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Pollen their weight: How the guys behind Royal Canadian Mead are doing their part to help out our struggling pollinators — and beautifying Toronto’s patios in the process

Benjamin Leszcz and Mike Mills left their jobs at communications companies to get into natural cider, which then lead them to another intriguing beverage: mead. “We were vaguely aware of mead, but hadn’t previously realized that it’s both the world’s oldest alcoholic beverage, and the greenest,” Leszcz says. “We asked: Why isn’t anyone talking about the world’s most sustainable alcohol?”

To get the conversation going, they started Royal Canadian Mead (RCM). “Mead is super-sustainable,” Leszcz says, “because its base — honey — doesn’t require an agricultural footprint in the way that barley or grapes might, for beer and wine.” This explains how archeologists have discovered that mead predates those beverages. “It’s based on an insect byproduct, not an agricultural product,” Leszcz adds.

What’s more is that mead is the only alcoholic beverage that could be considered regenerative. “Every can of RCM contributes to the pollination of 185,000 wildflowers,” Leszcz says. “When you support the economy of bees, you support the economy of nature — an economy we all know is in need of major stimulus.”

The pair wanted to do even more for our buzzy, beleaguered little friends, so they paired with Pollinator Partnership Canada to set up the Patio Pollinator program, working with Jaime McCuaig of Gunnar and the Toronto Flower Market to install bee boxes on restaurant and bar patios and fill them with pollinator-friendly plants like coreopsis, milkweed, agastache, lantana, dill flower, bronze fennel, yarrow, sage and marigold, plus textural elements like grasses, trailing mint leaf and nasturtium.

“Flowers make the city feel alive,” Toronto Flower Market founder Natasa Kajganic says. “They change the cityscape — our sidewalks, our store fronts, our patios. Everything.”

They’re also crucial to our pollinator pals, according to Pollinator Partnership Canada director Vicki Wojcik. “With 85 per cent of all of the flowering plants out there and one-third of our food needing pollinators, they are one of the most vital ecosystem services out there,” she says. “Our lives would be very different if pollinators disappeared. Our landscapes would look different and our diets would be corn, wheat, and rice: no fruits.”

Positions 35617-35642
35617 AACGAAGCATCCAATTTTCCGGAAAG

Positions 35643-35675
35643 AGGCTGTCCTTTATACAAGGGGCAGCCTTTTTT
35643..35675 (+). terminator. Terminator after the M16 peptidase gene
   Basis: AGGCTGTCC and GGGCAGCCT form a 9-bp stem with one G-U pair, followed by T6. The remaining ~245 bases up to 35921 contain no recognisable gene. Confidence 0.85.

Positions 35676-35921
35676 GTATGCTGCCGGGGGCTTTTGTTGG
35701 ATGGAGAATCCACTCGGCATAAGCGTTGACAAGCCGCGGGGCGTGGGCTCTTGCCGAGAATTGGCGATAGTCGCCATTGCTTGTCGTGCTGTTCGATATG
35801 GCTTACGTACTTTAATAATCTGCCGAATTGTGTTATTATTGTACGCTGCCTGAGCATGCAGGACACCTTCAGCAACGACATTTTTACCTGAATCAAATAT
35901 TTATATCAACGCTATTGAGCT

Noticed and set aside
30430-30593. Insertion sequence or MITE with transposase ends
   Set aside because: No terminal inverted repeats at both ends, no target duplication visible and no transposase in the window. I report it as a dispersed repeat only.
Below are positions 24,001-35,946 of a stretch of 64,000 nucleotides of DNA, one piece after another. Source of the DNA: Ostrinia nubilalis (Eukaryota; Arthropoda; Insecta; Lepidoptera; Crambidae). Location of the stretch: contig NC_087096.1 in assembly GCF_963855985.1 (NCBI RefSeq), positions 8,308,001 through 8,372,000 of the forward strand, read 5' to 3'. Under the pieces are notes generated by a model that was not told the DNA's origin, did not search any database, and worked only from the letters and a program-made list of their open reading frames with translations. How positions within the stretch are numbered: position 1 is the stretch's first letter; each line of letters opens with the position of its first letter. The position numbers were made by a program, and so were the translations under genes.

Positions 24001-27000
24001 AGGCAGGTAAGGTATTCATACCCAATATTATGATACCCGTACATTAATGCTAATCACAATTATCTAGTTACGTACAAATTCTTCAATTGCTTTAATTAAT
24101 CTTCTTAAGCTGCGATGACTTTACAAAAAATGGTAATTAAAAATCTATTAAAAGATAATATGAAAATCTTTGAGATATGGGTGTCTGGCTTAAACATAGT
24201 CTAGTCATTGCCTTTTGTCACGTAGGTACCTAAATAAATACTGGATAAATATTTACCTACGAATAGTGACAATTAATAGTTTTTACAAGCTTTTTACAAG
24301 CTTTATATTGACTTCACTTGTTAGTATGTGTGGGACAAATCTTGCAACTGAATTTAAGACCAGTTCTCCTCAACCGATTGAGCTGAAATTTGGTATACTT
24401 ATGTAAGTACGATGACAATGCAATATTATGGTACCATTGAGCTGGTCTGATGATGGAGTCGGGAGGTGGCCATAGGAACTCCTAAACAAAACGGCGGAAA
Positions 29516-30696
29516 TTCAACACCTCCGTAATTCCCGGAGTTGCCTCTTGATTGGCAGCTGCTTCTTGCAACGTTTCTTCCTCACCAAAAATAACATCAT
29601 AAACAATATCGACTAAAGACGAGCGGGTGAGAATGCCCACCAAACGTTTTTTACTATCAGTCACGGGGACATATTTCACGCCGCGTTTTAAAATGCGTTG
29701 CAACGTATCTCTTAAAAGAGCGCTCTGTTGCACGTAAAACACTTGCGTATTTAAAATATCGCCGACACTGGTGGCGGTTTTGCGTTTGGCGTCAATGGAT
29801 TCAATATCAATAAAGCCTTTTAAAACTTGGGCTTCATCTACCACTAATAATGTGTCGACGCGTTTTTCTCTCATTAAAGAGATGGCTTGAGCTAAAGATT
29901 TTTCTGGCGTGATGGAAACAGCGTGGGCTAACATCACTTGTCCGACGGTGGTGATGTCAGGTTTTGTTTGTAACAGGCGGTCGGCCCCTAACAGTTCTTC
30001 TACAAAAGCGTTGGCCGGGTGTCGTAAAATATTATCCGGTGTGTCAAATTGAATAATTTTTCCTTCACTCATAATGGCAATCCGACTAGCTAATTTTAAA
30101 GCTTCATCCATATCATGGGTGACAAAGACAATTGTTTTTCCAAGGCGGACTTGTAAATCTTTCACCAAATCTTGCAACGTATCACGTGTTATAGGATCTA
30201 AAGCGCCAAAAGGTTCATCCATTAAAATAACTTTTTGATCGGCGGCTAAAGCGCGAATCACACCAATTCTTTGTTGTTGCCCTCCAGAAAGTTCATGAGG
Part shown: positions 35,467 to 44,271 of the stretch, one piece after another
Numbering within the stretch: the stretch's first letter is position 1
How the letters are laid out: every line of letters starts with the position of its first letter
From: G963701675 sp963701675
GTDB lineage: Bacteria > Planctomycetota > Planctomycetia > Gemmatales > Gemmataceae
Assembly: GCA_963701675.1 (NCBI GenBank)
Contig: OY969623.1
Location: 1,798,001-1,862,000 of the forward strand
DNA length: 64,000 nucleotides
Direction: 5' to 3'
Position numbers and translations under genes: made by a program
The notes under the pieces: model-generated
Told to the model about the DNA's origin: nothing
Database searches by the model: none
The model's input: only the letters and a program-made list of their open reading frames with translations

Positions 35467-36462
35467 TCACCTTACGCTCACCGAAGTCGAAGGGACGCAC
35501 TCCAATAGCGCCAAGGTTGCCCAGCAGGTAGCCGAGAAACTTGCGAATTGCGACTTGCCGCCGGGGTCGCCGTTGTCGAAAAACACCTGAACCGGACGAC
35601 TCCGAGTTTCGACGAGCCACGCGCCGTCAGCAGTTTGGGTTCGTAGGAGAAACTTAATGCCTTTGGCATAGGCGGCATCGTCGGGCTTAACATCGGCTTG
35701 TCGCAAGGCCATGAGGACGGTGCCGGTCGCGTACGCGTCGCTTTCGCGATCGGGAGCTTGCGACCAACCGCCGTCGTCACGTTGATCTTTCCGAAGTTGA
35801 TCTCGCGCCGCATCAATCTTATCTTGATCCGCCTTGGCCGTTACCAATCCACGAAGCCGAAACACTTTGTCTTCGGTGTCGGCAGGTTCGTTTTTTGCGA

Over the course of the summer, the boxes have grown wild, beautifying the Fresh City on Bay, the Dock Ellis, Imperial Pub, The Ballroom, Sakai Bar, Grape Crush, Venice Beach Bar and Peter Pan Bistro.

The biggest challenge facing pollinators is loss of habitat, so, according to Leszcz, installing these gardens actually does move the dial. “A quick visit to any of them affirms that,” he says. “They are totally alive with pollinators of all kinds, from bees to butterflies — even some hummingbirds! My friend was enjoying a can of Garden Party on the patio at Venice Beach Bar on Dundas West when a monarch butterfly landed on his shoulder. It sat there for a good 15 minutes, kind of like a parrot on a pirate’s shoulder. After a quick visit back to the pollinator garden, the butterfly came right back to my friend, and perched on his knee. It was a small but memorable moment of delight.”

The program runs into October, but, even as it winds down, sustainability is key. “We are repurposing every aspect of the project, “Leszcz says, “bringing the bee boxes, soil and perennials out to our property in Prince Edward County, where we’re building a production facility and tasting room. There, the bee boxes will house beehives to support Royal Canadian Mead’s production. “It was really nice to participate in a project with longevity,” McCuaig says of the Patio Pollinator program. “It’s nice to be able to see the components of this project contributing to ecosystems far beyond this season.”

Royal Canadian Mead has been talking to potential partners in other cities as well. “We’ll be thrilled for this to happen,” Leszcz says. “The more pollinator gardens there are, the better off our urban ecosystems are, so we would encourage — nay, beg! — other companies to install pollinator gardens of their own. If another company that is connected to nature is reading this, we would say: Please, steal our idea! We all win if you do.”



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